Crosscultural theories of conception, gestation, and the newborn

The Woman Hanging From the Thirteenth Floor Window

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The Woman Hanging From the Thirteenth Floor Window
She is the woman hanging from the 13th floor window. Her hands are pressed white against the concrete moulding of the tenement building. She hangs from the 13th floor window in East Chicago, with a swirl of birds over her head. They could be a halo, or a storm of glass waiting to crush her.
She thinks she will be set free. ‘
The woman hanging from the 13th floor window on the east side of Chicago is not alone. She is a woman of children, of the baby, Carlos, and of Margaret, and of Jimmy who is the oldest. She is her mother’s daughter and her father’s son. She is several pieces between the two husbands she has had. She is all the women of the apartment building who stand watching her, watching themselves.
When she was young she ate wild rice on scraped down plates in warm wood rooms. It was in the farther north and she was the baby there. They rocked her.
She sees Lake Michigan lapping at the shores of herself. It is a dizzy hole of water and the rich live in tall glass houses at the edge of it. In some places Lake Michigan speaks softly; here, it just sputters and butts itself against the asphalt. She sees other buildings just like hers. She sees other women hanging from many-floored windows counting their lives in the palms of their hands and in the palms of their children’s hands.
She is the woman hanging from the 13th floor window on the Indian side of town. Her belly is soft from her children’s births, her worn Levis swing down below her waist, and then her feet, and then her heart. She is dangling.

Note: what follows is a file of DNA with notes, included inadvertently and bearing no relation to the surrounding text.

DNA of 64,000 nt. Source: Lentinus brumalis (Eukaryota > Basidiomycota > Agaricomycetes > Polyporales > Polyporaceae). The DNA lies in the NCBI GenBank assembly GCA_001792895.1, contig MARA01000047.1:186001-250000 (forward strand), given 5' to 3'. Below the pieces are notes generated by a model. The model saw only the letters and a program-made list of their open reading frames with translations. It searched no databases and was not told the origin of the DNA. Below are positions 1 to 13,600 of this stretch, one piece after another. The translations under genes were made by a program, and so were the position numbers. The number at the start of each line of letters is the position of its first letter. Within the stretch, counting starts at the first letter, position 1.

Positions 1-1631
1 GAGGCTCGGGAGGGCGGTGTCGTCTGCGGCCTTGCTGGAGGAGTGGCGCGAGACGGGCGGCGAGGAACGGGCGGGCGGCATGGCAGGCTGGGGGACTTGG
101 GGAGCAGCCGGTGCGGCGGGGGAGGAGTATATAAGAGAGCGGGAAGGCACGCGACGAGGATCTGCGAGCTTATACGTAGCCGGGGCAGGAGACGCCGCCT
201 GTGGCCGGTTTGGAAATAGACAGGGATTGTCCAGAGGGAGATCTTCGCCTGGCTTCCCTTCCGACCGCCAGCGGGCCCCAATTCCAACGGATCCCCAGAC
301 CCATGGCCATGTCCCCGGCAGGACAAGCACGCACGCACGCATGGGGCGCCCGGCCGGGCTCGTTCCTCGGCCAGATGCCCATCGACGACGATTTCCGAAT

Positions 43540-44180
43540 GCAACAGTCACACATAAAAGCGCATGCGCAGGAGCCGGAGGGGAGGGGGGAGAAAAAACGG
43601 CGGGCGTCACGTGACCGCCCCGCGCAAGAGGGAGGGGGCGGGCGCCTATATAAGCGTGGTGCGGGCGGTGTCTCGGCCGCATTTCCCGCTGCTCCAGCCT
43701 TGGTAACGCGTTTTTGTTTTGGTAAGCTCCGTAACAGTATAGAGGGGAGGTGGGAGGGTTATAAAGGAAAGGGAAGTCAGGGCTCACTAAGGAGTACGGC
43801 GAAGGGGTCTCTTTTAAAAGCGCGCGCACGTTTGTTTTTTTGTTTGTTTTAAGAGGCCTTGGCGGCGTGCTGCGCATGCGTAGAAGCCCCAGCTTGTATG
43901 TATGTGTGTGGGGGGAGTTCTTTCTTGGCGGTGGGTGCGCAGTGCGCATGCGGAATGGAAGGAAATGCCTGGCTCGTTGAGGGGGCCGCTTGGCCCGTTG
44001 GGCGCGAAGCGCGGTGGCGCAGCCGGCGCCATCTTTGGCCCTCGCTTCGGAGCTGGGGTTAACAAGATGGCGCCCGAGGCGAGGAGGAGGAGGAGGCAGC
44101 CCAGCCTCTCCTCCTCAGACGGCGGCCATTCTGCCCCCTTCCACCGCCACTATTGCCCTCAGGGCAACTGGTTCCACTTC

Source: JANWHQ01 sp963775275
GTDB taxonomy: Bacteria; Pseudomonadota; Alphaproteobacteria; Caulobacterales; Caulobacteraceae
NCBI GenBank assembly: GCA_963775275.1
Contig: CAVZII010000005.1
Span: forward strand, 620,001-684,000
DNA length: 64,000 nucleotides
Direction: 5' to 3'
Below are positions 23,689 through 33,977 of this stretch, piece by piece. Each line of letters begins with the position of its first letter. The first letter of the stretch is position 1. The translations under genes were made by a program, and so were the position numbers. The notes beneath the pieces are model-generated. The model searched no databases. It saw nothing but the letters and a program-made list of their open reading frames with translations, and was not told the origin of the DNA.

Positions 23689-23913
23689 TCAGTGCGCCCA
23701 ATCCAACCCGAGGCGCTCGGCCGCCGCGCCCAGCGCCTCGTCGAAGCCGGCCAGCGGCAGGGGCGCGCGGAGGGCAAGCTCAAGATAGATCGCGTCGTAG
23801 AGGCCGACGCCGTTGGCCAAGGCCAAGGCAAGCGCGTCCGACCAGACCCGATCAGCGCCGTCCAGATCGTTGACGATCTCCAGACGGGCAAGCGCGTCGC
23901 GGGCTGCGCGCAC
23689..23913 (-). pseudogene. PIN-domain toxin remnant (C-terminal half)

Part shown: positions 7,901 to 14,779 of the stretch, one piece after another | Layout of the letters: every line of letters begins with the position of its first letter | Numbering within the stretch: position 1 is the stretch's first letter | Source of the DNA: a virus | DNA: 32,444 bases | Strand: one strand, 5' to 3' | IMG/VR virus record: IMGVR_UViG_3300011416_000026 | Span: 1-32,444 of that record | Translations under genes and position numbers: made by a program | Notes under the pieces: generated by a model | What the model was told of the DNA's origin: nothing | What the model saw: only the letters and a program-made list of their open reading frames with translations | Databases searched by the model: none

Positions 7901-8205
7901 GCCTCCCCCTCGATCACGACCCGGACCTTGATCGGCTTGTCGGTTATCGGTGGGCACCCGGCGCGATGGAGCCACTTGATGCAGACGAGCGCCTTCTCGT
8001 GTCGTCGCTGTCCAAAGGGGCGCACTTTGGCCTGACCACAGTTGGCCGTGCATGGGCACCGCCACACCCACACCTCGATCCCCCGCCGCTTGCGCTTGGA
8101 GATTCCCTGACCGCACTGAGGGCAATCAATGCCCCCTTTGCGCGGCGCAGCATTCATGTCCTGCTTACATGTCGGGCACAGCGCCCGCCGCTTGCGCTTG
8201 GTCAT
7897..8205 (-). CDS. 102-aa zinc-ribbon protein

The woman hanging from the 13th floor hears voices. They come to her in the night when the lights have gone dim. Sometimes they are little cats mewing and scratching at the door, sometimes they are her grandmother’s voice, and sometimes they are gigantic men of light whispering to her to get up, to get up, to get up. That’s when she wants to have another child to hold onto in the night, to be able to fall back into dreams.
And the woman hanging form the 13th floor window hears other voices. Some of them scream out from below for her to jump, they would push her over. Others cry softly from the sidewalks, pull their children up like flowers and gather them into their arms. They would help her, like themselves.
But she is the woman hanging from the 13th floor window, and she knows she is hanging by her own fingers, her own skin, her own thread of indecision. -
She thinks of Carlos, of Margaret, of Jimmy. She thinks of her father, and of her mother. She thinks of all the women she has been, of all the men. She thinks of the color of her skin, and of Chicago streets, and of waterfalls and pines. She thinks of moonlight nights, and of cool spring storms. Her mind chatters like neon and north side bars. She thinks of the 4 a.m. lonelinesses that have folded her up like death, discordant, without logical and beautiful conclusion. Her teeth break off at the edges. She would speak. .
The woman hangs from the 13th floor window crying for the lost beauty of her own life. She sees the sun falling west over the grey plane of Chicago. She thinks she remembers listening to her own life break loose, as she falls from the 13th floor window on the east side of Chicago, or as she climbs back up to claim herself again.

From She Had Some Horses by Joy Harjo, Thunder’s Mouth Press, New York/Chicago.1983.


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PPP babies and persons /

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